Aikido Principles is not the same as Aikido as a form of “budo.” Both Aikido and Aikido Principles draw on the underlying goal of connecting to a greater universal energy (Ki). And, in both cases, Aikido and Aikido Principles utilize natural archetypes such as spirals, waves, arcs, etc. to achieve this connection. Outside of these underlying elements, there are important contrasts between the two practices.
As a longtime student of Aikido I have nothing but positive things to say about the Art of Peace. It has helped me to evolve as a human being by way of working through my fears and integrating unowned aspects of my ego. However, now that I am in my fifty-ninth year of existence, I find that the rolling and up and down movements of Aikido-budo practice no longer work with my body. My spirit is willing but my body isn’t what it used to be! I suspect there are more than a few former Aikido practitioners who can sympathize. With this in mind, let us look more closely at the distinction between Aikido-budo and Aikido Principles . . .
A central theme in Aikido-budo training is to transcend the fighting arts framework. Aikido-budo practice is often physically challenging and may unintentionally exclude those who are incapable of high levels of physical exercise. Aikido-budo may also turn off people who are uninterested in working within the martial arts paradigm. Lastly this approach, while healing in its own right, can take years to master. Aikido Principles, by contrast, sidesteps such dilemmas altogether. We leave these concerns outside the studio and focus on aligning with our core nature of love and unity. It is this innate core of love and unity that Aikido’s founder, Ueshiba Morihei O Sensei, referred to as Ai. “I decided to call my unique path Aikido, because the words for unity and love are both pronounced Ai.” Our practice brings in Buddhist mindfulness meditation, chakra balancing, Japanese Kotodama sounding, and paired moving meditation derived from our combined years of Aikido training and teaching.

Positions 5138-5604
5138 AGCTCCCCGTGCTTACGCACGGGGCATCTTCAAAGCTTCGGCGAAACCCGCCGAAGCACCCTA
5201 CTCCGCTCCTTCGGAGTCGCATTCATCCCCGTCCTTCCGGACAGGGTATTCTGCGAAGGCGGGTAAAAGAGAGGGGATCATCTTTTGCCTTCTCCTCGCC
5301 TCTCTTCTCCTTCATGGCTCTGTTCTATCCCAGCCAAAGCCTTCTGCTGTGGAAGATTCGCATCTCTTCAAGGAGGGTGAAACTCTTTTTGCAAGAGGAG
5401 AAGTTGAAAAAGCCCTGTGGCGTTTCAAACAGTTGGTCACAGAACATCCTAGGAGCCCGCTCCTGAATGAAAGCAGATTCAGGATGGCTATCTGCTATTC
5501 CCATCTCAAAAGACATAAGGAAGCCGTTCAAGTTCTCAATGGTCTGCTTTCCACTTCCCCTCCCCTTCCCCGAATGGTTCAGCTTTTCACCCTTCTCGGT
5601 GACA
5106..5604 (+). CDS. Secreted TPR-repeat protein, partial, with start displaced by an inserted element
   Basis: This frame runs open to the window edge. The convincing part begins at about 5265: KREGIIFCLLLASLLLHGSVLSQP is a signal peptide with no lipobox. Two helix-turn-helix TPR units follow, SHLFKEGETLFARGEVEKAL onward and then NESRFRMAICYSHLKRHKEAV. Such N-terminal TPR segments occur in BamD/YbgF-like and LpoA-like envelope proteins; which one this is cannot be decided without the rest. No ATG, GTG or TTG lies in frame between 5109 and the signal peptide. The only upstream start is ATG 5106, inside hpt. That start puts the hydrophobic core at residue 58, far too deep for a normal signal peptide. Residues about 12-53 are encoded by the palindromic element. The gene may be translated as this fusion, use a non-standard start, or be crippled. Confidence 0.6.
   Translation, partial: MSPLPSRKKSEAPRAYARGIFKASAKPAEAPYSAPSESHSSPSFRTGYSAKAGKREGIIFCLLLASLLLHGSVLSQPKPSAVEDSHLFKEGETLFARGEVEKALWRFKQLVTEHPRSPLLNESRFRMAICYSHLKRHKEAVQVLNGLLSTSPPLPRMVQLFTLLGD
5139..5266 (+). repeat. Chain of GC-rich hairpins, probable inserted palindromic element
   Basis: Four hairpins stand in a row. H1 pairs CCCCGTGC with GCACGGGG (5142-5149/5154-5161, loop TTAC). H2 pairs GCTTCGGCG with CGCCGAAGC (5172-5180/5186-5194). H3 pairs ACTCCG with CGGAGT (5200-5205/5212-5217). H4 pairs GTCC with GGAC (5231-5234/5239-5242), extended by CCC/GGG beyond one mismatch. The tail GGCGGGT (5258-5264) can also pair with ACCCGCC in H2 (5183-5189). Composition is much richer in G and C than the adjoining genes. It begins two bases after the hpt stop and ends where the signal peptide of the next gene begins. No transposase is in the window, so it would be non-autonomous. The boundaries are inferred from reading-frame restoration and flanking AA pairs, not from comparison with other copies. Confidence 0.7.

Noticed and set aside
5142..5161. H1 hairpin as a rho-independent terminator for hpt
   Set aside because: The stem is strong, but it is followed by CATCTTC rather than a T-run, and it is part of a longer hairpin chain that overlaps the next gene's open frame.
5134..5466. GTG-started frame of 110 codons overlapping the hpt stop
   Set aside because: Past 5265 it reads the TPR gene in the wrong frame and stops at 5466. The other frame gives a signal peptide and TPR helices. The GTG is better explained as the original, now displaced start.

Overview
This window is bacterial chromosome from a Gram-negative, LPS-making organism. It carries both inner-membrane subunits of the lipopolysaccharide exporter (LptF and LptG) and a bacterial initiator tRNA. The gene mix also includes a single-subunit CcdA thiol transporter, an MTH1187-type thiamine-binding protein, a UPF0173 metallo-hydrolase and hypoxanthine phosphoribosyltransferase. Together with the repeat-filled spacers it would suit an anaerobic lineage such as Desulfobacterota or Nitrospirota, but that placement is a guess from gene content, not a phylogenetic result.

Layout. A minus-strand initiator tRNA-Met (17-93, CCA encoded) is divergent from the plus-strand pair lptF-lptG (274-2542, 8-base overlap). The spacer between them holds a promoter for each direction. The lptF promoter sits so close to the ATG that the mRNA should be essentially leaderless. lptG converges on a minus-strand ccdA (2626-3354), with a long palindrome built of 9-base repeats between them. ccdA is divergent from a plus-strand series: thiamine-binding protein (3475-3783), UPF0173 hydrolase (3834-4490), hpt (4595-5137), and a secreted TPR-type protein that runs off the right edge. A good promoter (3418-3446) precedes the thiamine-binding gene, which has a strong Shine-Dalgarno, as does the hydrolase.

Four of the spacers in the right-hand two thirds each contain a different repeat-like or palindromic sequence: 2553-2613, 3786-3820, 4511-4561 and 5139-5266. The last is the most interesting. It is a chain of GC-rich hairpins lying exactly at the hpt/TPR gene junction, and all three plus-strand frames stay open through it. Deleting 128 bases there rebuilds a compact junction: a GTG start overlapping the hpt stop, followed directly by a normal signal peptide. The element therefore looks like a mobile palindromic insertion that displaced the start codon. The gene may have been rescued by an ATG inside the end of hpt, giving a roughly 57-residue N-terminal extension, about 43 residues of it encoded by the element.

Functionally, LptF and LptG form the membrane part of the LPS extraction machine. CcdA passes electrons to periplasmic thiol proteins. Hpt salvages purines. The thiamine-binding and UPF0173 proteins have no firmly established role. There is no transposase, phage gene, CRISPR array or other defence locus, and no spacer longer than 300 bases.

Theresa and I bring fun, humor, and spontaneity into the lessons we teach. Our students report feeling energized and calm after Aikido Principles. Because there is no ranking or testing component in Aikido Principles, there is no underlying feeling of competition or judgment. Each participant is free to explore, define, and promote his or her personal ideal state of thriving. Our job is to provide a container in which thriving is the norm, not the exception to the rule.
The world is changing and people are beginning to wake up to the need to transcend the ego-driven “I Am” in favor of the collective “We Are.” In spite of all the fear driven division in society, the realization that we can take charge of our reality for the better is gaining ground. Theresa and I invite other likeminded souls to connect with each other at Heart Tree Studios. Our little base for thriving people offers a crossroads for a variety of methods: Aikido Principles, Therapeutic Buddhist Psychology, Life Design for Women, and more. We invite you to drop by and add your wisdom to the mix.
Brian Ford, Marriage Family Therapist